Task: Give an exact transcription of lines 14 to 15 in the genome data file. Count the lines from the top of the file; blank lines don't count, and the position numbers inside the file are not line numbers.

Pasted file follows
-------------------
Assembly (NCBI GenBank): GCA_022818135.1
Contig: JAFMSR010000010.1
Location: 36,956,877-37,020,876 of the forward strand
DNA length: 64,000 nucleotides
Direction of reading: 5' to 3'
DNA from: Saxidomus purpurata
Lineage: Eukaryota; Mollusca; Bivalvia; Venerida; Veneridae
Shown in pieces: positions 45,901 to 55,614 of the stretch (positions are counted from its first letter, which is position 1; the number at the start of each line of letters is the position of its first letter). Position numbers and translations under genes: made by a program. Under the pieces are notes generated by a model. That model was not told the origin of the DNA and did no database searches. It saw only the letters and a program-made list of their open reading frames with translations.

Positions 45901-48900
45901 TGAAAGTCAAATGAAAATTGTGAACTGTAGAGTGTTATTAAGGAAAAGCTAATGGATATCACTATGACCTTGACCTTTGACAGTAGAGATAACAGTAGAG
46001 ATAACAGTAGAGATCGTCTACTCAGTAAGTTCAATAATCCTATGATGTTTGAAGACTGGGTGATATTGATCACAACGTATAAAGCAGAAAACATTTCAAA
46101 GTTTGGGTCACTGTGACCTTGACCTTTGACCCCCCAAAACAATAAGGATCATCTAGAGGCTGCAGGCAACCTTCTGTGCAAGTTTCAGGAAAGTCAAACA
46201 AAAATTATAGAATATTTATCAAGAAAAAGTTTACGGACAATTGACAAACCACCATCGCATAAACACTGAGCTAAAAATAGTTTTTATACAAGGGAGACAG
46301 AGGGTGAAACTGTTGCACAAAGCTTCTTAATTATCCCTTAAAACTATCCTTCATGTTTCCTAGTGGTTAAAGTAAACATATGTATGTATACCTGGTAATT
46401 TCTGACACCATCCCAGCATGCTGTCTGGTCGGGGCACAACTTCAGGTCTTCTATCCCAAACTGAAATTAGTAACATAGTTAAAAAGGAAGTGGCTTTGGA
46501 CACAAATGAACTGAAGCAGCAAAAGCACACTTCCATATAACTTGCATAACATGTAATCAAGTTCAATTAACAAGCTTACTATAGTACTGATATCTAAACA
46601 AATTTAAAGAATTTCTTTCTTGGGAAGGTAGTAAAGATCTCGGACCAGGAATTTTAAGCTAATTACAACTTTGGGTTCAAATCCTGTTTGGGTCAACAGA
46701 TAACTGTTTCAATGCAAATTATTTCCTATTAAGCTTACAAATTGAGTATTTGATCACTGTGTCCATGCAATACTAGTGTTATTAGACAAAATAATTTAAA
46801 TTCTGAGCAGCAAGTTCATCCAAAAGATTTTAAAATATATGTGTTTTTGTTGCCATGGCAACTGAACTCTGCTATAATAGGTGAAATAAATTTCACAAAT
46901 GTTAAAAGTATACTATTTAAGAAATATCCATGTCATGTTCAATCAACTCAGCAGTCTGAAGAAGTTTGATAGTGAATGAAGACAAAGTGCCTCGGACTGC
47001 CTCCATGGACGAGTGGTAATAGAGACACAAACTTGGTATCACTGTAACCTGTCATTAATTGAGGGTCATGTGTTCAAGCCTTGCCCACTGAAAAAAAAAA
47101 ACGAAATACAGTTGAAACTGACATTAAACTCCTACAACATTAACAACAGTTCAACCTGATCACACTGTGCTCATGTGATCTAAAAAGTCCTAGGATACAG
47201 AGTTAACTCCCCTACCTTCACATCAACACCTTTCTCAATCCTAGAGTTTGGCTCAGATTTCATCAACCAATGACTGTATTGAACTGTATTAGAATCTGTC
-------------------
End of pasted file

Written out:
46301 AGGGTGAAACTGTTGCACAAAGCTTCTTAATTATCCCTTAAAACTATCCTTCATGTTTCCTAGTGGTTAAAGTAAACATATGTATGTATACCTGGTAATT
46401 TCTGACACCATCCCAGCATGCTGTCTGGTCGGGGCACAACTTCAGGTCTTCTATCCCAAACTGAAATTAGTAACATAGTTAAAAAGGAAGTGGCTTTGGA